This is your third album of standards in a row – Shadows in the Night was a big surprise and a really nice one. Fallen Angels was a sweet encore. Now you really upped the ante. Did you feel after the first two, you had unfinished business?
I did when I realized there was more to it than I thought, that both of those records together only were part of the picture, so we went ahead and did these.
Why did you decide to release three discs of music at once?
It’s better that they come out at the same time because thematically they are interconnected, one is the sequel to the other and each one resolves the previous one.
Each disc is 32 minutes long – you could have put it all on 2 CDs. Is there something about the 10 song, 32 minute length that appeals to you?
Sure, it’s the number of completion. It’s a lucky number, and it’s symbolic of light. As far as the 32 minutes, that’s about the limit to the number of minutes on a long playing record where the sound is most powerful, 15 minutes to a side. My records were always overloaded on both sides. Too many minutes to be recorded or mastered properly. My songs were too long and didn’t fit the audio format of an LP. The sound was thin and you would have to turn your record player up to nine or ten to hear it well. So these CDs to me represent the LPs that I should have been making.
What’s the challenge of singing with a live horn section?
No challenge, it’s better than overdubbing them.
You like to be spontaneous in the studio, but here you’re working with tight arrangements and charts. Did that require a new way of thinking for you?
It did at first but then I got used to it. There’s enough of my personality written into the lyrics so that I could just focus on the melodies within the arrangements. As a vocalist you’re restricted within definite harmonic patterns. But you have more control within those patterns than you would if there were no boundaries whatsoever, it actually takes less thought, hardly any thinking. So I guess you could call that a new way of thinking.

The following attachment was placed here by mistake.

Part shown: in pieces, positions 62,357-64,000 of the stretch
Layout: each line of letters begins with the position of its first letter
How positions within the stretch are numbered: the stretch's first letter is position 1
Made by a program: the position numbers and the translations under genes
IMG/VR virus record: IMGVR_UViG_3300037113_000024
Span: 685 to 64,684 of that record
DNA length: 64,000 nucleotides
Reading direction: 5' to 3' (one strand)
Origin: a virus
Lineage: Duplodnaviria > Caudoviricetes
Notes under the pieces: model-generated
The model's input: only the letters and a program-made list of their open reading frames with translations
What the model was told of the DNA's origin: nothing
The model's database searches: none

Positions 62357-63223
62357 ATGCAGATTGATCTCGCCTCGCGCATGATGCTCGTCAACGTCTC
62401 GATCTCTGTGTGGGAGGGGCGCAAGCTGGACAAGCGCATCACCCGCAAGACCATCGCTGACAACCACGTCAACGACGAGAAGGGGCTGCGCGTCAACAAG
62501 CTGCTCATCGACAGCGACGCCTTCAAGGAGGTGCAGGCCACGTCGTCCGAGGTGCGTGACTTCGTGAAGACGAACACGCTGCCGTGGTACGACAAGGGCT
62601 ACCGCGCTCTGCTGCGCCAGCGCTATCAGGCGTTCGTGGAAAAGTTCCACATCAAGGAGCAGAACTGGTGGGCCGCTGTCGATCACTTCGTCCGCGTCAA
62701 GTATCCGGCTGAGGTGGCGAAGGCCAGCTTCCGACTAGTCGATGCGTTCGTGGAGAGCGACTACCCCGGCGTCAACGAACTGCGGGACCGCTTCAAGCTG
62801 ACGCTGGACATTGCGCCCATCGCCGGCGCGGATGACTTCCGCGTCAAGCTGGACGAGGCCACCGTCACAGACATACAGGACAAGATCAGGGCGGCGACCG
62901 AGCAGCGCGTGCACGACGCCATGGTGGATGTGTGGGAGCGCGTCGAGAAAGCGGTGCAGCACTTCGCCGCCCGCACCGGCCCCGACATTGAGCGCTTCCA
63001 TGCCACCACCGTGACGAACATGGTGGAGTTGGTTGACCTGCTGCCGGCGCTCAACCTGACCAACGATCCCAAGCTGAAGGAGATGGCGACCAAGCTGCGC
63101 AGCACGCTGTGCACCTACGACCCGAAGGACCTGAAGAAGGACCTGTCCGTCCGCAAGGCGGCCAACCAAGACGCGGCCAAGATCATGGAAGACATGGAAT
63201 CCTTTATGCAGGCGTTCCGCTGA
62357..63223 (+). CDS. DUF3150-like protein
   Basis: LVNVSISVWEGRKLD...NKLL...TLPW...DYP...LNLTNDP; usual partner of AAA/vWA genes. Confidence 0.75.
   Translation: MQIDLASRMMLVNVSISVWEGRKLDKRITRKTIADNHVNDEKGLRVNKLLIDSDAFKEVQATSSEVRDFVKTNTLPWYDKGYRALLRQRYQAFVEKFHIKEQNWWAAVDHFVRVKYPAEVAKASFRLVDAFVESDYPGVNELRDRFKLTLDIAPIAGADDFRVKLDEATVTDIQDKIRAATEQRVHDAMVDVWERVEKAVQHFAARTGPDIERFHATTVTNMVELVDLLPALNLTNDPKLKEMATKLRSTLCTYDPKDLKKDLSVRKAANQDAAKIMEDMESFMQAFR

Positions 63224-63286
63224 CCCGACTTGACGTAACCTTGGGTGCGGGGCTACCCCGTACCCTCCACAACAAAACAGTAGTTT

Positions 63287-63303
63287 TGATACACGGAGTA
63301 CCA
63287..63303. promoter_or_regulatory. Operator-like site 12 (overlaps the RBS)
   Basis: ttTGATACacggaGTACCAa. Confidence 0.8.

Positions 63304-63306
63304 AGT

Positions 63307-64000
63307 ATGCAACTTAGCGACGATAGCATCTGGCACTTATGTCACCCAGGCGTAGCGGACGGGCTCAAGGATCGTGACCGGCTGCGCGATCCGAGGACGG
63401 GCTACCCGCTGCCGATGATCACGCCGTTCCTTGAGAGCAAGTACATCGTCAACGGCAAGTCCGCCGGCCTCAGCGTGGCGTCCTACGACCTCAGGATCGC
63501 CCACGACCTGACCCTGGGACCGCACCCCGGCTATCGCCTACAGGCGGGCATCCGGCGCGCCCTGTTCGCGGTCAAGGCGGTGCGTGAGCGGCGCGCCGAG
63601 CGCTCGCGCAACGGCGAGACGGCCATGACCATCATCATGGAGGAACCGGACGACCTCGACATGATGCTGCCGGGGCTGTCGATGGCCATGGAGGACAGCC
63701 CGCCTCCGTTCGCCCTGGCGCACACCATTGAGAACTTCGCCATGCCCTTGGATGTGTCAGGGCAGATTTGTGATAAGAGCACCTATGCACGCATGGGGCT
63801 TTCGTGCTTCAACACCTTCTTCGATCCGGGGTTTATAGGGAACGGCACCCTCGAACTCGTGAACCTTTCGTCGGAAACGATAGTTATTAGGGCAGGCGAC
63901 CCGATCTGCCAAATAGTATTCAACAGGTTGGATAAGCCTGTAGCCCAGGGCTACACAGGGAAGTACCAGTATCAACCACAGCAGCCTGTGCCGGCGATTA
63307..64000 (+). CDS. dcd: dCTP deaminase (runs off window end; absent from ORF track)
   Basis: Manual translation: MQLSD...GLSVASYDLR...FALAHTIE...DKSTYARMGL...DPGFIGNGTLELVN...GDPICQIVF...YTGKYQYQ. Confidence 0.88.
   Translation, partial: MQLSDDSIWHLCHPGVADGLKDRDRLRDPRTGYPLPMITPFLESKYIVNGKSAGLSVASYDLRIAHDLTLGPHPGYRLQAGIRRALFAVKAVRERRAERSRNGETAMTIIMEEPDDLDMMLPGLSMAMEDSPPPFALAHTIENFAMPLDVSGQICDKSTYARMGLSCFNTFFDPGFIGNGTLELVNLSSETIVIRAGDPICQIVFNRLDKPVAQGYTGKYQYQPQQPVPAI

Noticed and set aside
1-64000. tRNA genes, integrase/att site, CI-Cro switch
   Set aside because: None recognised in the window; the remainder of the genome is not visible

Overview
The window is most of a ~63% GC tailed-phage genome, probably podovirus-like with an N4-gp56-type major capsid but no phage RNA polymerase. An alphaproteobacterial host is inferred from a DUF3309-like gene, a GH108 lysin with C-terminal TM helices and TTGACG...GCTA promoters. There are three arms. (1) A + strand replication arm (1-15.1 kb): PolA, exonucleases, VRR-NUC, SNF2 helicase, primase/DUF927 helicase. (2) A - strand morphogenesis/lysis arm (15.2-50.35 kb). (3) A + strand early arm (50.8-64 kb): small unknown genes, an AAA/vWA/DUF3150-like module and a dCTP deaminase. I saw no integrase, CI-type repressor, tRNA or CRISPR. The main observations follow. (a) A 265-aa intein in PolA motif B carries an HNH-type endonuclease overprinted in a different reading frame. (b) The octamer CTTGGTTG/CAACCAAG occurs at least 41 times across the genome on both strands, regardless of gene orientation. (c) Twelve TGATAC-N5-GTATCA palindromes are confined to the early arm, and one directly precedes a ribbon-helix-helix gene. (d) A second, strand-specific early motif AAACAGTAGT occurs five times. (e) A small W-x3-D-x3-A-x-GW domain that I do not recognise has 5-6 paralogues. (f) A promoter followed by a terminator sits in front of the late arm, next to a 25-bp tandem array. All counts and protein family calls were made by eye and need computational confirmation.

At any point in the recording did you say to the musicians, “Look, we have to change this on the fly – just follow me…?”
No, that never happened. If I did that the song would fall apart, nobody would be able to follow me. Improvising would disrupt the song. You can’t go off track.
Are you concerned about what Bob Dylan fans think about these standards?
These songs are meant for the man on the street, the common man, the everyday person. Maybe that is a Bob Dylan fan, maybe not, I don’t know.
Has performing these songs taught you anything you didn’t know from listening to them?
I had some idea of where they stood, but I hadn’t realized how much of the essence of life is in them – the human condition, how perfectly the lyrics and melodies are intertwined, how relevant to everyday life they are, how non-materialistic.
Up to the sixties, these songs were everywhere – now they have almost faded away. Do they mean more to you when you hear them now?